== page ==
(back to Contents)


You must have an e-mail account and web access to participate in this course. If you don't have both of these yet, obtain them immediately.

»»Chronology and Themes
I: "Discovery" & Colonization (c.1492-1616)
II: God, Devils, and Work (c.1627-1742)
III: Early Slavery (c.1773-1793)
IV: Building the "Enlightened" Republic (c. 1776-1791)
V: Defining "Americaness" (c. 1782-1831)
VI: Women Emerging (c.1845-1890)
VII: Abolition & Emancipation (c. 1845-1896)
VIII: Westward: Immigrants & Natives (c. 1839-1900)
IX: Work In Progress (c. 1900-1945)
X: Singing America In Different Voices (c. 1945-present)
(back to Contents)
»»Course Objectives
(back to Contents)
»»Required Texts and Materials
(back to Contents)
»»Assignments & Grade Distribution (elements described below)
(back to Contents)
»»Exams You will have two multiple-choice exams to evince your absorption of the general course material (movements, works, concepts, etc). I will amass study guides online for each exam as we progress through the semester, and e-mail you the URLs check this site weekly. On posted exam days, show up on time; I will not re-show test images to late arrivals. I will allow a make-up exam ONLY in cases of extreme emergency with documentation. You must contact me about such instances; make-up exams must be taken within 48 hours.
(back to Contents)
»»Final Exam You will have one final essay-question exam during final exam week, to present the breadth of your understanding of course concepts, artworks, and primary documents. The date for your class' final exam will be posted on the course website by mid-term. You must take the final exam on that date. No make-ups permitted, except in cases of extreme emergency with documentation; make-up exams must be taken during finals week.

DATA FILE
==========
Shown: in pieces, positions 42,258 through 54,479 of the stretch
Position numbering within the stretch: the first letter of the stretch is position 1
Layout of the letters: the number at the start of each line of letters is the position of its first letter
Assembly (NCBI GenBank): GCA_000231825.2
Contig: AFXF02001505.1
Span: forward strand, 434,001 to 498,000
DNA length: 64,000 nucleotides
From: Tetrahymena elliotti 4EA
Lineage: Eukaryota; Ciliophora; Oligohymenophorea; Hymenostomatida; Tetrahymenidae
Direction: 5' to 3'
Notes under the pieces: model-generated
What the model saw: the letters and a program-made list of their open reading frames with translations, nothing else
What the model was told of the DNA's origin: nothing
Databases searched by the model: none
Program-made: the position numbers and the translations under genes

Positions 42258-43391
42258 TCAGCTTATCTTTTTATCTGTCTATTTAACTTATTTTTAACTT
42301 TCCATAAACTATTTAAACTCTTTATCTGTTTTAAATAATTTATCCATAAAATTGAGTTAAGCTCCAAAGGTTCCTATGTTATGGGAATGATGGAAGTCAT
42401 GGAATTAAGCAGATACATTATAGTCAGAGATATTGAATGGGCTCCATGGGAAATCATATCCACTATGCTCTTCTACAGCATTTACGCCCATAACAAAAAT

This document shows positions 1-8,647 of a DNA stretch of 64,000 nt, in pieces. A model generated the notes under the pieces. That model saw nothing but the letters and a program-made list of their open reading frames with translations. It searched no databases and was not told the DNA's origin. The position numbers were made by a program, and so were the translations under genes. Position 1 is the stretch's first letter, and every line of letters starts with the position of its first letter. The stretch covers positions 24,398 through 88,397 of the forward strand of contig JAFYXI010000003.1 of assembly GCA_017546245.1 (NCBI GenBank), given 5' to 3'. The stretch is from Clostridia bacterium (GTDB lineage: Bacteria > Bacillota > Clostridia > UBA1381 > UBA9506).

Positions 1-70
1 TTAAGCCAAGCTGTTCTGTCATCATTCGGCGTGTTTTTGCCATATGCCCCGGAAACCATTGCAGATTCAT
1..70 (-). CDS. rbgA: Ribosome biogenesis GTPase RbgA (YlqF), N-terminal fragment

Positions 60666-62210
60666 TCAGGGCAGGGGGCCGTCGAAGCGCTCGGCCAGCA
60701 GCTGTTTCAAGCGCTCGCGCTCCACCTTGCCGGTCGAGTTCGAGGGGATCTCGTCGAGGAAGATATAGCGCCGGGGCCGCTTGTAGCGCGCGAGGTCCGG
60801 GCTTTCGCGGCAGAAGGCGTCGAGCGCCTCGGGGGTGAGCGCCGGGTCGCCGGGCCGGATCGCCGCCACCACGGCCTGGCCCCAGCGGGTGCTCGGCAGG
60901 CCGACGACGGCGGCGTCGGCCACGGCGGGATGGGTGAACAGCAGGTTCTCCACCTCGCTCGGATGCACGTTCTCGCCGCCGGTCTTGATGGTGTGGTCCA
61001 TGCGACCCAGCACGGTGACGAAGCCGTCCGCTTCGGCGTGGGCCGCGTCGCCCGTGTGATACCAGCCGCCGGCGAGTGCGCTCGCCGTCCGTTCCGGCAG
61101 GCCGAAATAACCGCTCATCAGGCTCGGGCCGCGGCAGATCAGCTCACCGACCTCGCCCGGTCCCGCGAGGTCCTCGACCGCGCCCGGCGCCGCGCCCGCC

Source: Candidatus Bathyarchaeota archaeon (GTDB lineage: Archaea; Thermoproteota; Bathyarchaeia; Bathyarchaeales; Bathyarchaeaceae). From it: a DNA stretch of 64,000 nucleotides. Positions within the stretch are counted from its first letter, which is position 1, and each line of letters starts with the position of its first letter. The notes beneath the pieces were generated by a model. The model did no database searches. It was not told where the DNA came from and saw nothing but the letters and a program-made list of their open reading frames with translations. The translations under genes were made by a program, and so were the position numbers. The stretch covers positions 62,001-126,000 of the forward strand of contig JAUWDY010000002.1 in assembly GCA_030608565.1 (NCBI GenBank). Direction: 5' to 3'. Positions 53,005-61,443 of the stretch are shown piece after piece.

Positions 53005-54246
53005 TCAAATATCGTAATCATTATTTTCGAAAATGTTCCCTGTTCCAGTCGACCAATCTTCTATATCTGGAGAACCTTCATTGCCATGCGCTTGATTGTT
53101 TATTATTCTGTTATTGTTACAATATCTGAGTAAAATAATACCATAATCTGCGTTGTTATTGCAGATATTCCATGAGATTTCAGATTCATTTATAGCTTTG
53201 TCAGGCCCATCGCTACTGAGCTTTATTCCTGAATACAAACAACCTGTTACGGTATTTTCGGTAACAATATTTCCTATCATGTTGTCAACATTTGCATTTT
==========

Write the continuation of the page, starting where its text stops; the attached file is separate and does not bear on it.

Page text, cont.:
(back to Contents)
»»U.S. Identity and Culture Journals at four designated times during the semester (01/29, 03/04, 03/25, and 04/15), you will turn in a journal that discusses issues of U.S. identity as portrayed or promoted in contemporary U.S. culture. These journals may be based on elements recently covered in class that you see at work in our media-suffused culture. One journal must address an event, listed on the Cultural Events page, that you have attended. Journal suggestions and example available online. Journals must be typed/printed hard copies -- no e-mails, disks, CDs, or hand-written journals. Journals must be handed in at the beginning of class; journals will be penalized one letter grade for each day late, weekends included.
(back to Contents)